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28-09-2010, 05:40 PM

.doc   History Of Oil Mist Lubrication 1 (Autosaved).docx.doc (Size: 128.5 KB / Downloads: 110)

The Oil Mist principle was developed by a bearing manufacturer in Europe during the 1930s. The problem that nurtured this development was the inability to satisfactorily lubricate high-speed spindle bearings on grinders and similar equipment. In 1948, oil mist was brought to the United States in the steel industry. Since'the late 1950% oil mist has been servicing rotating equipment 'in the refining industry. The first use of oil mist in the petrochemical industry was in the Gulf Coast due to the high humidity and condensation resulting in bearing failures. The speed of these bearing was too high for grease lubrication, and liquid oil generated too much heat through fluid friction, necessitating an expensive recirculating system. Continuous thin-film lubrication with Oil Mist provided a solution. The purging and slight cooling effects of the carrier air gave additional benefits. The Oil Mist generator resulted later from this development and used a small amount of air to produce a dense concentration of small oil particles. About 97% of these particles could be transmitted to the bearings without condensing in the piping, regardless of the distance of the bearings from the Oil Mist generator itself.
In 1958, air heaters were developed because it was discovered that, by heating the air used to generate Oil Mist, oils of just about any viscosity could be atomized. Many applications, subject to extremes in ambient temperature, use air heaters to ensure a constant oil/air ratio regardless of the oil viscosity. Today Oil Mist is still used to lubricate high speed spindles in grinders. Included in the increasing range of Oil Mist applications are systems applied to all types of other machine tools, web and sheet processing equipment, belt and chain conveyors rolling mills, vibrators, crushers, centrifuges, kilns, pulverizers, ball mills, dryers and liquid processing pumps.
Oil Mist is an aerosol with an appearance of smoke or fog. Oil Mist systems are made up of several simple but effective components, which can supply the proper lubrication for electric motor bearings. The main components of an Oil Mist system are the generator head or venturi, reclassifiers, vents and drains. Passing high velocity air over an orifice that pulls oil into an air stream creates the oil mist.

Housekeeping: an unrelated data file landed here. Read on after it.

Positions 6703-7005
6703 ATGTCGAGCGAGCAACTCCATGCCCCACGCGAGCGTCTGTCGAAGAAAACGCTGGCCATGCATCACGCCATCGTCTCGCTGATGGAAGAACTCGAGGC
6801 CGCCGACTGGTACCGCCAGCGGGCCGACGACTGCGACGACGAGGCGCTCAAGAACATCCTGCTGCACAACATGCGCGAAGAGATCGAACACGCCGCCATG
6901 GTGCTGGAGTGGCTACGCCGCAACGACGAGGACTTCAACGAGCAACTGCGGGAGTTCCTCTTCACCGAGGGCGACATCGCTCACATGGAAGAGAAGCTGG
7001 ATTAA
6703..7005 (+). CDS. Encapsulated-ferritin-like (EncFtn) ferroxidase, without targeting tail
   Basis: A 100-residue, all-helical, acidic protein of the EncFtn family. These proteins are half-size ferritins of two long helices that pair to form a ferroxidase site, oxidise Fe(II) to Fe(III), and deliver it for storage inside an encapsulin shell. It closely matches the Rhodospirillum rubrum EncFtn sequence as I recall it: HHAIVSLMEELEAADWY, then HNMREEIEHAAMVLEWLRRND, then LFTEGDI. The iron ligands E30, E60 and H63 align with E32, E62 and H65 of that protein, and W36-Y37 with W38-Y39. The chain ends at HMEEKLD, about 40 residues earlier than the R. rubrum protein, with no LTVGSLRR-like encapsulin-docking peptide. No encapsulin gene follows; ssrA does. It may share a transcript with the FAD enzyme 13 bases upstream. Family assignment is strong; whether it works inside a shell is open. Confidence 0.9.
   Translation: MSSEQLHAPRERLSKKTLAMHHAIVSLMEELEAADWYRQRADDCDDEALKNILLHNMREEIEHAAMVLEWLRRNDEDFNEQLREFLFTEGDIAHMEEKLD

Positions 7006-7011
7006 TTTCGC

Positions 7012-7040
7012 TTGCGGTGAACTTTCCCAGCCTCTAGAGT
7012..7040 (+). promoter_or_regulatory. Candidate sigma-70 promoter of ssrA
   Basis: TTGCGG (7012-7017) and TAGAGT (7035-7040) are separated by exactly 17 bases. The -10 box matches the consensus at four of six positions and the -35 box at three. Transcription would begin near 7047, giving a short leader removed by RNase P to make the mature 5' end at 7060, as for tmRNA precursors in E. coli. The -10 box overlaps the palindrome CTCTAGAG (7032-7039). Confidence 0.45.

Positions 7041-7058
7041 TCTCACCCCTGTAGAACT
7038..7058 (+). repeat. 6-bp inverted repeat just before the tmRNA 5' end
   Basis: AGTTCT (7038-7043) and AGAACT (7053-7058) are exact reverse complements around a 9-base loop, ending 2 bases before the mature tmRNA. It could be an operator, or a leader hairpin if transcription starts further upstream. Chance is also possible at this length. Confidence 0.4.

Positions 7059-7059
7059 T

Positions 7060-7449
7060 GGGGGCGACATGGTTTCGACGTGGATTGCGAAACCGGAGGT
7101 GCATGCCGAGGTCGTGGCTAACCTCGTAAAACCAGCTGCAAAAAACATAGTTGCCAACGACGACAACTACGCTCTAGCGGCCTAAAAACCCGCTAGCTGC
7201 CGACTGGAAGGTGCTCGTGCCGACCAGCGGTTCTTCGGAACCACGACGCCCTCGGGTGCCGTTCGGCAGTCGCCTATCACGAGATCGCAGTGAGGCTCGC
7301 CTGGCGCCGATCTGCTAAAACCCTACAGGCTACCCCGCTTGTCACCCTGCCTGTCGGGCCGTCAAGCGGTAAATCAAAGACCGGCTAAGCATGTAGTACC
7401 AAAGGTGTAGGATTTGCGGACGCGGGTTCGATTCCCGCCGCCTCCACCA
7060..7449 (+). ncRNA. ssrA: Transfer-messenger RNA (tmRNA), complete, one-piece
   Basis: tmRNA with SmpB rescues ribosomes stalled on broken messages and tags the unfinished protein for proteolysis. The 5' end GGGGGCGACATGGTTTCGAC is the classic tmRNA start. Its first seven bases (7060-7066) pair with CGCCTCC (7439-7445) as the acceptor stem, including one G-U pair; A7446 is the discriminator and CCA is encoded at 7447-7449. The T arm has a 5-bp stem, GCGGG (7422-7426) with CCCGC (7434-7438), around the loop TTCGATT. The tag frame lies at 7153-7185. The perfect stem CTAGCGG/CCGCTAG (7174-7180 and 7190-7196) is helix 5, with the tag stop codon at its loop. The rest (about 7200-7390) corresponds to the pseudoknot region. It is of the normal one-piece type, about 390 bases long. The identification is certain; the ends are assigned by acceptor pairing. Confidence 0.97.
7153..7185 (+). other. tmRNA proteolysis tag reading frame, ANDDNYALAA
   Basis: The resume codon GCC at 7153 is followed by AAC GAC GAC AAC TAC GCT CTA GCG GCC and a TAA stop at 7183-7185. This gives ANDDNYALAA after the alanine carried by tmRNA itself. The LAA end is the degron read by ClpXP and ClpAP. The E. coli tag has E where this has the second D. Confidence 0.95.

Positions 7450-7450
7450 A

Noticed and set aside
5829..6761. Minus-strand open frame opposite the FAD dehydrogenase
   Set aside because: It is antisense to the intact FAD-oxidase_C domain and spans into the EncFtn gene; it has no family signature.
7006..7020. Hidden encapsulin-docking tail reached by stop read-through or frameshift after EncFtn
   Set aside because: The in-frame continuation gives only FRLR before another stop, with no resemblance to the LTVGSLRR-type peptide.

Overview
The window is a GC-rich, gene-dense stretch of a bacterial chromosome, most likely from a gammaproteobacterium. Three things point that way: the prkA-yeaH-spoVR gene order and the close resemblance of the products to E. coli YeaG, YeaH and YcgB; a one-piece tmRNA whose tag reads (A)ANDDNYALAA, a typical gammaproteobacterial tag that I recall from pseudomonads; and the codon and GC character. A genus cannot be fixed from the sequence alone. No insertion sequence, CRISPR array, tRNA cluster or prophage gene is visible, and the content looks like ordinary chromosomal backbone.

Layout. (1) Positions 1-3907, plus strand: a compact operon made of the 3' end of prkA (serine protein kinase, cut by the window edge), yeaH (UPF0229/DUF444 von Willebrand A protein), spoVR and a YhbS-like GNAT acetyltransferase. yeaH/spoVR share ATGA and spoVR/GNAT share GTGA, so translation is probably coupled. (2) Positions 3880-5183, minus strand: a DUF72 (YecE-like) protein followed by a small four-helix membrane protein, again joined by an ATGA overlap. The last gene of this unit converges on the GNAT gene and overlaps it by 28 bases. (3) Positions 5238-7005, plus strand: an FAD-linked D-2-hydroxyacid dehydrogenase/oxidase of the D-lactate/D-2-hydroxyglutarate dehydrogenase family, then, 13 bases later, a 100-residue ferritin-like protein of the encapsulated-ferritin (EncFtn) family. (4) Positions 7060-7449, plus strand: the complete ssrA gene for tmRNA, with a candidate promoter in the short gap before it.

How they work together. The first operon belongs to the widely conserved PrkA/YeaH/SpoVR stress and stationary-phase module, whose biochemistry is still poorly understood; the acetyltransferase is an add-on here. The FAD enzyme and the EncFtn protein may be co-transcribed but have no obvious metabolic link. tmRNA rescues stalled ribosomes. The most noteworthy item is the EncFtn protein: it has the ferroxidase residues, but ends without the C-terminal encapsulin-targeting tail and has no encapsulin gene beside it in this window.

Later the technology was extended in a limited fashion to the petrochemical industry. Initial applications were for process pump lubrication. A great deal of caution was exercised with the new technology and while progress was made, it was slow. Experience in recent years has shown that many of the early concerns were not really applicable and that oil mist lubrication is a very efficient and reliable method for attaining optimum bearing life.

Oil mist is formed of oil particles from 1.0-3.0 microns suspended in an air current, consisting of 1 part oil to 200,000 parts air. This mixture is not a volatile organic compound (VOC); therefore there is no risk of explosion or combustion. There are two main oil mist applications, pure mist for lubrication and purge mist for preservation. The equipment and its operating conditions determine the type of mist application that should be used. Due to its advantages, whenever possible, pure mist is recommended to lubricate rotating equipment.
Oil Mist is a centralized system in which the energy of compressed gas, usually air taken from the plant supply, is used to atomize oil. Oil is then conveyed by the air in a low pressure distribution system to multiple points of lubricant application.
The compressed air is passed through a venturi. Oil, siphoned from a reservoir by the air flow, is atomized into a fine spray. Baffles downstream from the venturi nozzle causing the larger oil particles to coalesce and return to the reservoir. The remaining air-oil-mixture is Oil Mist. Oil Mist contains oil particles (droplets) averaging about 1-1/2 microns in diameter (.00006 inches), which can be conveyed through distribution piping (mist manifold), at velocities up to 24 feet per second, to application fittings (mist fittings which meter oil to bearing housings). Air-borne oil particles are then "wetted out" by impinging upon bearing surfaces rotating at sufficient speed to cause adherence and the formation of larger drop sizes. Because there are no moving parts in the basis Oil Mist generator system, and because the system pressure is very low (manifold pressures from 5 to 40 inches of water), it is a reliable lubrication method. Also, the system can be interlocked with machine operation or an alarm system to ensure proper functioning. Note that, even when malfunctions occur, most bearings will operate for hours on an existing film of lubricant.

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